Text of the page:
(Reuters) - U.S. prosecutors and European regulators are close to arresting individual traders and charging them with colluding to manipulate global benchmark interest rates, according to people familiar with a sweeping investigation into the rigging scandal.
Federal prosecutors in Washington, D.C., have recently contacted lawyers representing some of the suspects to notify them that criminal charges and arrests could be imminent, said two of those sources, who asked not to be identified because the investigation is ongoing.
Defense lawyers, some of whom represent suspects, said prosecutors have indicated they plan to begin making arrests and filing criminal charges in the next few weeks. In long-running financial investigations it is not uncommon for prosecutors to contact defense lawyers before filing charges to offer suspects a chance to cooperate or take a plea, these lawyers said.
The prospect of charges and arrests means prosecutors are getting a fuller picture of how traders at major banks allegedly sought to influence the London Interbank Offered Rate, or Libor, and other global rates that underpin hundreds of trillions of dollars in assets. The criminal charges would come alongside efforts by regulators to fine major banks, and could show that the alleged activity was not rampant at the lenders.
“The individual criminal charges have no impact on the regulatory moves against the banks,” said a European source familiar with the matter. “But banks are hoping that at least regulators will see that the scandal was mainly due to individual misbehavior of a gang of traders.”
In Europe, financial regulators are focusing on a ring of traders from several European banks who allegedly sought to rig benchmark interest rates such as Libor, said the European source familiar with the investigation in Europe.
The source, who did not want to be identified because the investigation is ongoing, said regulators are checking emails among a group of traders and believe they are close to piecing together a picture of how the suspects allegedly conspired to make money by manipulating rates. The rates are set daily based on an average of estimates supplied by a panel of banks.
“More than a handful of traders at different banks are involved,” said the source familiar with the investigation by European regulators.
There are also probes in Europe concerning Euribor, the Euro Interbank Offered Rate.
It is not clear on which individuals and banks federal prosecutors are most focused. A top U.S. Department of Justice lawyer overseeing the investigation did not respond to a request for comment.
Reuters previously reported that more than a dozen current and former employees of several large banks are under investigation, including Barclays Plc, UBS and Citigroup, and have hired defense lawyers over the past year as a federal grand jury in Washington, D.C., continues to gather evidence.
Activity in the Libor investigation, which has been going on for three years, has quickened since Barclays agreed last month to pay $453 million in fines and penalties to settle allegations with regulators and prosecutors that some of its employees tried to manipulate key interest rates from 2005 through 2009.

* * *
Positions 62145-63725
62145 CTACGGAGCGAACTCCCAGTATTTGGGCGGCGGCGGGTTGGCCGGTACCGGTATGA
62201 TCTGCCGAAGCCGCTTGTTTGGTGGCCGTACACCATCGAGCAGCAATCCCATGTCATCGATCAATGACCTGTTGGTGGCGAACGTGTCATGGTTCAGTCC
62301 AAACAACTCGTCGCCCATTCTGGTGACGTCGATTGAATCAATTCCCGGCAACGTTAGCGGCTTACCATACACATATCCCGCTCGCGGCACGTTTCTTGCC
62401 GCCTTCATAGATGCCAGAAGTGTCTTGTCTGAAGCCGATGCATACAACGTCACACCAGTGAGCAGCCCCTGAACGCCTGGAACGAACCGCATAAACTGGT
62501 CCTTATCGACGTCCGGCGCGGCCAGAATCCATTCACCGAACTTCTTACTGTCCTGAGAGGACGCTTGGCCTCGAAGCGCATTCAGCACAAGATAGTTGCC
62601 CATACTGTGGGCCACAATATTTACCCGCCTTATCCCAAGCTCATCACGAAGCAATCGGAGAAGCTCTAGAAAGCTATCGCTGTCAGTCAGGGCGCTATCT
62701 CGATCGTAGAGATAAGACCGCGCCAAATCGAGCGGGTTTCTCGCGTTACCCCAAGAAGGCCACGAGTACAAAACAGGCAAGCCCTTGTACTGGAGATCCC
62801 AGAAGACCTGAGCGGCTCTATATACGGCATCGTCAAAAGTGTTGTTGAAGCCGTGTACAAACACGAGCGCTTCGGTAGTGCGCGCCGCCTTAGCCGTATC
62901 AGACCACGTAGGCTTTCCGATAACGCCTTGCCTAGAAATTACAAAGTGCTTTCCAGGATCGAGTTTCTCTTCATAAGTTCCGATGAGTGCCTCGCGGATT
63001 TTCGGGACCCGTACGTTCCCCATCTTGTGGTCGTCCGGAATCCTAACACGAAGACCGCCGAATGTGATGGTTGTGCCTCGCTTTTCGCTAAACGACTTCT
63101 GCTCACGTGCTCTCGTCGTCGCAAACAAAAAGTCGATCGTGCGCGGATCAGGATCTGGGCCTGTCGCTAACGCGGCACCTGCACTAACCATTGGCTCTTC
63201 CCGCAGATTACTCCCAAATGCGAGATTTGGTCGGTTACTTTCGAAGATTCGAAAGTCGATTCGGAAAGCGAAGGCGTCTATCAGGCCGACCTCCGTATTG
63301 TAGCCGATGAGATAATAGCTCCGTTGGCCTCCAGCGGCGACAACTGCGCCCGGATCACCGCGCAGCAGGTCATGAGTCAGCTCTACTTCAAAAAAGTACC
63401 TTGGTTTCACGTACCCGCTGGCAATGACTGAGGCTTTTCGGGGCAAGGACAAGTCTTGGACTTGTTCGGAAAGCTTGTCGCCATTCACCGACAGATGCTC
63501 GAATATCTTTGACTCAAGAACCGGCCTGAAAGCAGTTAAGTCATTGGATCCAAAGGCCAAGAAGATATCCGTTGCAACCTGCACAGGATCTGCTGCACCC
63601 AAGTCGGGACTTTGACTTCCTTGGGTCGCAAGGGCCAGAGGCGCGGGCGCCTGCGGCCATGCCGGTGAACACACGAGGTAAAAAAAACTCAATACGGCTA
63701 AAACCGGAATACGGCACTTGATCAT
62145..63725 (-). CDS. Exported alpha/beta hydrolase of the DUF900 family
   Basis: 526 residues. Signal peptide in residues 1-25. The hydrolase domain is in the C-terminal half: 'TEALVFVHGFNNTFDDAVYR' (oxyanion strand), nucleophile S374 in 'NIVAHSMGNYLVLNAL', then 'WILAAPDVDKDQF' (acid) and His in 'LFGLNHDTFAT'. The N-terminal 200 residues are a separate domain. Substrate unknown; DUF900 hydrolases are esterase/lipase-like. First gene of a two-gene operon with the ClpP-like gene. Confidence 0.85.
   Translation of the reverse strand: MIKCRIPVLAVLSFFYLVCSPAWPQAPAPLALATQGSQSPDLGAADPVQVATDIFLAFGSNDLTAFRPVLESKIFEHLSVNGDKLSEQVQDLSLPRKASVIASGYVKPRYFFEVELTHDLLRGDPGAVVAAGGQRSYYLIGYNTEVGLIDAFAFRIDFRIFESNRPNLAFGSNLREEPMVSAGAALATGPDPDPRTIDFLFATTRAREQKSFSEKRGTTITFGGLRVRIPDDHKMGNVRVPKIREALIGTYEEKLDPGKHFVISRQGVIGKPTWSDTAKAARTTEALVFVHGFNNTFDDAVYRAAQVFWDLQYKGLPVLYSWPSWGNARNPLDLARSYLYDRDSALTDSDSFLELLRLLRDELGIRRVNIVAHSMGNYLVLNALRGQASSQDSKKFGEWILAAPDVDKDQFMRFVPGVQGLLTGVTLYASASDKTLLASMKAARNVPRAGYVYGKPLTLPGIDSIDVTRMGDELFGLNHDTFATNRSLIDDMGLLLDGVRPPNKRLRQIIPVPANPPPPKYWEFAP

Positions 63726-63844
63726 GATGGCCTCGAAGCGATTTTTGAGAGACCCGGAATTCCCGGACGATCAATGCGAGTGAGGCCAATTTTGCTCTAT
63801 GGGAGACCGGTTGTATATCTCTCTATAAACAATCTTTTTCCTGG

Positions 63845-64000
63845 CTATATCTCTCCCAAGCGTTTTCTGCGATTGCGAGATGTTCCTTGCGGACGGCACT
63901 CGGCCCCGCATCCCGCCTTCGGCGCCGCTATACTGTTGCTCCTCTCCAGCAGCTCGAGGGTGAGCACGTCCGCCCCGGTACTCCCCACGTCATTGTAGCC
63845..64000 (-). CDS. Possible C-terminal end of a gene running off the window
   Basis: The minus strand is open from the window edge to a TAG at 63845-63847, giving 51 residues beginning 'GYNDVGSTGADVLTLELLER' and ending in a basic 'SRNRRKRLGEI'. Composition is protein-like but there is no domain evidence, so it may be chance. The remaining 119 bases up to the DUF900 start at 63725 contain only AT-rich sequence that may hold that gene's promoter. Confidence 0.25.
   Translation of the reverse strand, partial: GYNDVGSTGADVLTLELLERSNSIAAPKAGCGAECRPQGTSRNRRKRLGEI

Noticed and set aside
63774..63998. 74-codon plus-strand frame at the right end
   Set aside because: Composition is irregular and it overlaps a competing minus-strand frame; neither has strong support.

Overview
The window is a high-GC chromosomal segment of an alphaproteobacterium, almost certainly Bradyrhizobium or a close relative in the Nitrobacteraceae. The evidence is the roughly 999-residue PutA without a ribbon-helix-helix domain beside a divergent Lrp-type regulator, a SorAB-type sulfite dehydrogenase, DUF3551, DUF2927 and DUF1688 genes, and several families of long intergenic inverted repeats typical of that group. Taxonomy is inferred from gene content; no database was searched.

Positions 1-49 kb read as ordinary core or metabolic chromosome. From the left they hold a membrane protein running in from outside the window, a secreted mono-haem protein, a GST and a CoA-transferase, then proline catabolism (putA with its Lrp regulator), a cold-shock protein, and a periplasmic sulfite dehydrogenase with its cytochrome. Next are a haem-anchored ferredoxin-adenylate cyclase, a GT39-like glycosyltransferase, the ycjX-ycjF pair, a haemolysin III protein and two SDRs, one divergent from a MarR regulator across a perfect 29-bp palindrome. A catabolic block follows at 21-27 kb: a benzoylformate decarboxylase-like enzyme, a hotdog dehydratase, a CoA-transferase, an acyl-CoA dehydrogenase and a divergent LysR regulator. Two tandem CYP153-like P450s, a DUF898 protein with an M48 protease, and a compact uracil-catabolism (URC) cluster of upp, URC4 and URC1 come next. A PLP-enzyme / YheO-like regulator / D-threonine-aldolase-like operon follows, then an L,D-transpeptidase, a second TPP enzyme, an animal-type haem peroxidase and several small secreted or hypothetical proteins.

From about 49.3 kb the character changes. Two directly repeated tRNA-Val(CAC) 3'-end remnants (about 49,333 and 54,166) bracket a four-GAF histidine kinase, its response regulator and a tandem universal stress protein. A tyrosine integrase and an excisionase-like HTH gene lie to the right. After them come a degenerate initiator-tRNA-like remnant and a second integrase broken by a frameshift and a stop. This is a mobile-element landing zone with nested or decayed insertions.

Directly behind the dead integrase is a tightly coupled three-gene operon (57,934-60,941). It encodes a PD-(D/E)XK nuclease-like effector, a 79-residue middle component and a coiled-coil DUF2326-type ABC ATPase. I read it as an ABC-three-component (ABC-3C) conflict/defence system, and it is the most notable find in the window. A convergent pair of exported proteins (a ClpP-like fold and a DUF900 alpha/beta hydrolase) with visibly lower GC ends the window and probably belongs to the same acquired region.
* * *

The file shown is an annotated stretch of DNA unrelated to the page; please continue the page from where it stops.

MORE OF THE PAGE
Barclays, which signed a non-prosecution agreement with U.S. prosecutors, is the first major bank to reach a settlement in the investigation, which also is looking at the activities of employees at HSBC, Deutsche Bank and other major lenders.
HSBC declined to comment. Officials at Citigroup and UBS were not available for comment.
The Barclays settlement sparked outrage and a series of public hearings in Britain, after which Barclays Chief Executive Bob Diamond announced his resignation from the UK bank.
The revelations have raised questions about the integrity of Libor, which is used as a benchmark in setting prices for loans, mortgages and derivative contracts.
Adding to concerns are documents released by the New York Federal Reserve Bank this month that show regulators in the United States and England had some knowledge that bankers were submitting misleading Libor bids during the 2008 financial crisis to make their financial institutions appear stronger than they really were.
Among other details, the Fed documents included the transcript of an April 2008 telephone call between a Barclays trader in New York and Fed official Fabiola Ravazzolo, in which the unidentified trader said: “So, we know that we’re not posting um, an honest Libor.”
The source familiar with the investigation in Europe said two traders suspended from Deutsche Bank were among those being investigated. A Deutsche Bank spokesman declined to comment.
The Financial Times said on Wednesday that regulators were looking at suspected communication among four traders who had worked at Barclays, Credit Agricole, HSBC and Deutsche Bank.
Credit Agricole said it had not been accused of any wrongdoing related to the attempted manipulation of Libor by Barclays, but had responded to requests for information from various authorities related to the matter.
Beyond regulatory penalties and criminal charges, banks face a growing number of civil lawsuits from cities, companies and financial institutions claiming they were harmed by rate manipulation. Morgan Stanley recently estimated that the 11 global banks linked to the Libor scandal may face $14 billion in regulatory and legal settlement costs through 2014.
In the United States, the regulatory investigation is being led by the Commodity Futures Trading Commission, which has made the Libor probe one of its top priorities.
Reporting by Matthew Goldstein and Jennifer Ablan in New York and Philipp Halstrick in Frankfurt, with additional reporting by Emily Flitter in New York and Aruna Viswanatha in Washington, D.C.; Editing by Alwyn Scott, Maureen Bavdek and Dale Hudson